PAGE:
Desolation Trail Memories

I can’t assume that it’s a body memory, as my body only made this particular venture once, exactly two years ago this weekend, although I had been on various parts of the trail several times over the years, but this occasion, this hike, has been floating around in my mind for the past few weeks and I decided to take a look at the photos again.  I won’t present an entire gallery or series of images as I did after taking the hike, but I will share a couple of photographs that I find to be particularly appealing and representative of the beauty of the region.

Desolation Trail Wildflowers 2013

The above image is but a fragment of what must have been acres and acres of wildflowers that were covering the south and western facing slope of Mount Raymond.  When I was sitting in the saddle of the mountains in the below image, the deeper cup shaped spot to the left of the highest points (the Twin Peaks), one week later, I could still visualize the yellow blanket of wonderfulness that I was standing beside as I made these two photos…even though I was probably six or more miles away.

Broads Fork Twin Peaks over Desolation Trail wildflowers

Thank you for visiting and sharing some sweet memories with me….

City Paint Phoenix 13 – Muscle Man of Roosevelt Community Church

Appearing on the east-facing wall of the Roosevelt Community Church at 924 N. 1st Street, in Phoenix, this familiar sight finally became subject for one of my stops during a photographic excursion that included the abstract net-art that I featured in this earlier post, Her Secret is Patience.  This was a rather fruitful venture, as it provided fodder for at least another five City Paint Phoenix features that will appear here in the next several weeks.

I won’t claim to have any understanding, knowledge, or insight into the meaning of the mural or its significance on the side of a church building whose congregation purports to be open-minded and accepting of all peoples, etc., etc., but I will suggest that maybe it has something to do with the connectedness of the members of the human species, as displayed by the red-meat that we all possess beneath our variously hued external coverings of skin…rising from the dust of the earth…and then, maybe…our spirit/energy/soul/etc. transcending our terrestrial trappings and going out into the ether to join the rest of the cosmos…etc., etc., and so on…I don’t know.  I already said that…I just don’t know.  But here it is anyway, an intriguing mural along Roosevelt Row, another contribution to the local street-art scene.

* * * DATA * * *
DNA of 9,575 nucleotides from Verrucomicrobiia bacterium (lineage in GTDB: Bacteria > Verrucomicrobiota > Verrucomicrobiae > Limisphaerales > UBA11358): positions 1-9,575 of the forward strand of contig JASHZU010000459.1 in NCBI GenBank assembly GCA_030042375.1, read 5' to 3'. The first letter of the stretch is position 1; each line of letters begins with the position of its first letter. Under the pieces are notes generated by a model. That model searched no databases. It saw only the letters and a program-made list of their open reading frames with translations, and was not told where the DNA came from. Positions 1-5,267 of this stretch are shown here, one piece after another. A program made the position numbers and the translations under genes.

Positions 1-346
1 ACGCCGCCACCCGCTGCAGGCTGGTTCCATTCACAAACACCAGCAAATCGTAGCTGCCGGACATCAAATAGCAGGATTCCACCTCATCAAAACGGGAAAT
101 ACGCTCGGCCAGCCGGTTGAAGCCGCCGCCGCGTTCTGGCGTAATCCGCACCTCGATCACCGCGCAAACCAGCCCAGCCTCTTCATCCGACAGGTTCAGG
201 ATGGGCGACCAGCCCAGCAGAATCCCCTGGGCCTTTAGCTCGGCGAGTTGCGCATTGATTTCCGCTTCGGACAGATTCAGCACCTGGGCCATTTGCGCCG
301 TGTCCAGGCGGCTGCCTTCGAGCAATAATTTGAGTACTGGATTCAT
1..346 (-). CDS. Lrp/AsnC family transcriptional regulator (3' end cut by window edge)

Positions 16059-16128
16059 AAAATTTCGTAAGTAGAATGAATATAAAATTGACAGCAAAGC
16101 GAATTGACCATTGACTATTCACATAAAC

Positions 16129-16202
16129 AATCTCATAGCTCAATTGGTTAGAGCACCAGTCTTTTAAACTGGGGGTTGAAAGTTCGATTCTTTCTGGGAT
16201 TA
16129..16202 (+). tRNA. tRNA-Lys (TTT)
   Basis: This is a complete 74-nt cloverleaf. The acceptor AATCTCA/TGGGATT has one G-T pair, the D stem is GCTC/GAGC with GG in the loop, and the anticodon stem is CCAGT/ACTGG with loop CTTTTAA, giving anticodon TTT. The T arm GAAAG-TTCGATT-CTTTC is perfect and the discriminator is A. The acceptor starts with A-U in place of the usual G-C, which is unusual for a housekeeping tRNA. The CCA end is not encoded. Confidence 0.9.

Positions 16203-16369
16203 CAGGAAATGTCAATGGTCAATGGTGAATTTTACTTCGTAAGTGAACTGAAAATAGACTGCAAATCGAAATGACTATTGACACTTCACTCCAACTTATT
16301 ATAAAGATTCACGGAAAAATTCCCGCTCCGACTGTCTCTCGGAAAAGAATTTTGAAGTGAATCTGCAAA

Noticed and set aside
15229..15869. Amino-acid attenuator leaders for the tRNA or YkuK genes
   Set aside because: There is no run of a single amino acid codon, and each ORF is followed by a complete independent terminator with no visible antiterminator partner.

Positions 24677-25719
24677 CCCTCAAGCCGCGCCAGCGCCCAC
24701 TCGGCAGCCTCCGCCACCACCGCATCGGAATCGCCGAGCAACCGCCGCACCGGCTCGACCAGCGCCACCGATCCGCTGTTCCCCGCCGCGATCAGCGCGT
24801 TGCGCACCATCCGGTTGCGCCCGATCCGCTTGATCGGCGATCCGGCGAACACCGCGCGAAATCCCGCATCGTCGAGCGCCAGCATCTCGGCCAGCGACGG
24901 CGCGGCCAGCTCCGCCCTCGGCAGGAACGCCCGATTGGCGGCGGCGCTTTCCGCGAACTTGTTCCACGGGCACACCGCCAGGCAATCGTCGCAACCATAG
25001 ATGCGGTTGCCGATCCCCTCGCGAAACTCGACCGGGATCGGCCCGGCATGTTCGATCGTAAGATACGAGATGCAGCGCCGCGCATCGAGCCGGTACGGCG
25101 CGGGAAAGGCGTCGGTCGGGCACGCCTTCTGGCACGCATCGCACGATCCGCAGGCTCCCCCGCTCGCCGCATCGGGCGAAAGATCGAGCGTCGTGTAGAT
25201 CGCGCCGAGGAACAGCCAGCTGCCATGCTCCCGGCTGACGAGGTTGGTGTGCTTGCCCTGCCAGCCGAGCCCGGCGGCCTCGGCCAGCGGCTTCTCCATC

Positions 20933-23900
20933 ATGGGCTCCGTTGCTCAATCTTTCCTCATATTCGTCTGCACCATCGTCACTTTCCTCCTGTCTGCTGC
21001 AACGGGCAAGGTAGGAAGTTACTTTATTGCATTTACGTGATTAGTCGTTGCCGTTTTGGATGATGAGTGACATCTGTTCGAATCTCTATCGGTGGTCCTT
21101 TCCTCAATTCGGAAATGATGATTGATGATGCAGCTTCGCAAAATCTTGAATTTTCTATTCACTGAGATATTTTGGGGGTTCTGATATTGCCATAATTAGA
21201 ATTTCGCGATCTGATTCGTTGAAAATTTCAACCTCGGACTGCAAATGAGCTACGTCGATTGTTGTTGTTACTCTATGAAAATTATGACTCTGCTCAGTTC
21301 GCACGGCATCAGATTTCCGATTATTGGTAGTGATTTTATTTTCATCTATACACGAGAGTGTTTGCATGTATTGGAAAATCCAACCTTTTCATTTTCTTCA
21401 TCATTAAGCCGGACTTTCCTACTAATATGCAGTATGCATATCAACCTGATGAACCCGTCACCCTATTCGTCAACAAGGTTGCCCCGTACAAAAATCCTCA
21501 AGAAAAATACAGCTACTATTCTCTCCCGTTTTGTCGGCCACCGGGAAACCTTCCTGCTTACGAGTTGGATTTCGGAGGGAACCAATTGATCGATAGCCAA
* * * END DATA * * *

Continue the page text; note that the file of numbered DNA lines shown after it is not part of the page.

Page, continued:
Muscle man mural of Roosevelt Community Church

The only artist attribution I could find for the mural was a single article in a local newspaper that provided three names – Bishop Ortega, Larry Valencia, and Anthony Vasquez.

As always, I hope you’ve enjoyed this latest addition to the City Paint Phoenix street art series…and I thank you for visiting.  I think it would be fun to hear/read what you think of the mural and what it might mean.  I know there are several friends here who have extensive experience in the art world…so please feel free to share your thoughts….

Summer Solstice Morning Trail in the Sonora Desert

It’s a little more than a week-old at this point, but it’s one of the only “nice” shots from the entire five hours out there, so I thought I’d share it.  This is photo #6, taken at 7:05 a.m., on the Black Canyon Trail, heading north from Black Canyon City, Arizona, USA.  It was hotter than blue blazes toward the end of the hike and there was nothing so inviting as the thought of getting into the truck and making a quick stop at a corner store for an ice-cold Coke.  I’m not in the habit of doing that after a hike, but it sure was wonderful on this particular afternoon!